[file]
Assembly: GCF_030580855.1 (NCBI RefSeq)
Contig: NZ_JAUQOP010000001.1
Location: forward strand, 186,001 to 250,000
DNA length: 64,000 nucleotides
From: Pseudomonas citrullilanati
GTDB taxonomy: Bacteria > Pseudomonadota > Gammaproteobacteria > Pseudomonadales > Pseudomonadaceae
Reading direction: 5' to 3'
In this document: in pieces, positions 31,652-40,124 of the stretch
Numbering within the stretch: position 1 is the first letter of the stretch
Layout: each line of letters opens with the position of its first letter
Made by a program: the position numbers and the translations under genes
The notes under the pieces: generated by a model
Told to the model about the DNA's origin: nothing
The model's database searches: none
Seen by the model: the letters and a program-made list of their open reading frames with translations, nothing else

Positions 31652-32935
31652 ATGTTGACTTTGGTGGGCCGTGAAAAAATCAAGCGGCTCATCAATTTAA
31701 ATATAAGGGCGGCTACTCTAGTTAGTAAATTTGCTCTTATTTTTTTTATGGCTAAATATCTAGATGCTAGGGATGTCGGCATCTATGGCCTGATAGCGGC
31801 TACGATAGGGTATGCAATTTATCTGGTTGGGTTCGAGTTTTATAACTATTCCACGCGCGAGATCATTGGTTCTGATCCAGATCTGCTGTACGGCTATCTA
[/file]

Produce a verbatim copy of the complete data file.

Assembly: GCF_030580855.1 (NCBI RefSeq)
Contig: NZ_JAUQOP010000001.1
Location: forward strand, 186,001 to 250,000
DNA length: 64,000 nucleotides
From: Pseudomonas citrullilanati
GTDB taxonomy: Bacteria > Pseudomonadota > Gammaproteobacteria > Pseudomonadales > Pseudomonadaceae
Reading direction: 5' to 3'
In this document: in pieces, positions 31,652-40,124 of the stretch
Numbering within the stretch: position 1 is the first letter of the stretch
Layout: each line of letters opens with the position of its first letter
Made by a program: the position numbers and the translations under genes
The notes under the pieces: generated by a model
Told to the model about the DNA's origin: nothing
The model's database searches: none
Seen by the model: the letters and a program-made list of their open reading frames with translations, nothing else

Positions 31652-32935
31652 ATGTTGACTTTGGTGGGCCGTGAAAAAATCAAGCGGCTCATCAATTTAA
31701 ATATAAGGGCGGCTACTCTAGTTAGTAAATTTGCTCTTATTTTTTTTATGGCTAAATATCTAGATGCTAGGGATGTCGGCATCTATGGCCTGATAGCGGC
31801 TACGATAGGGTATGCAATTTATCTGGTTGGGTTCGAGTTTTATAACTATTCCACGCGCGAGATCATTGGTTCTGATCCAGATCTGCTGTACGGCTATCTA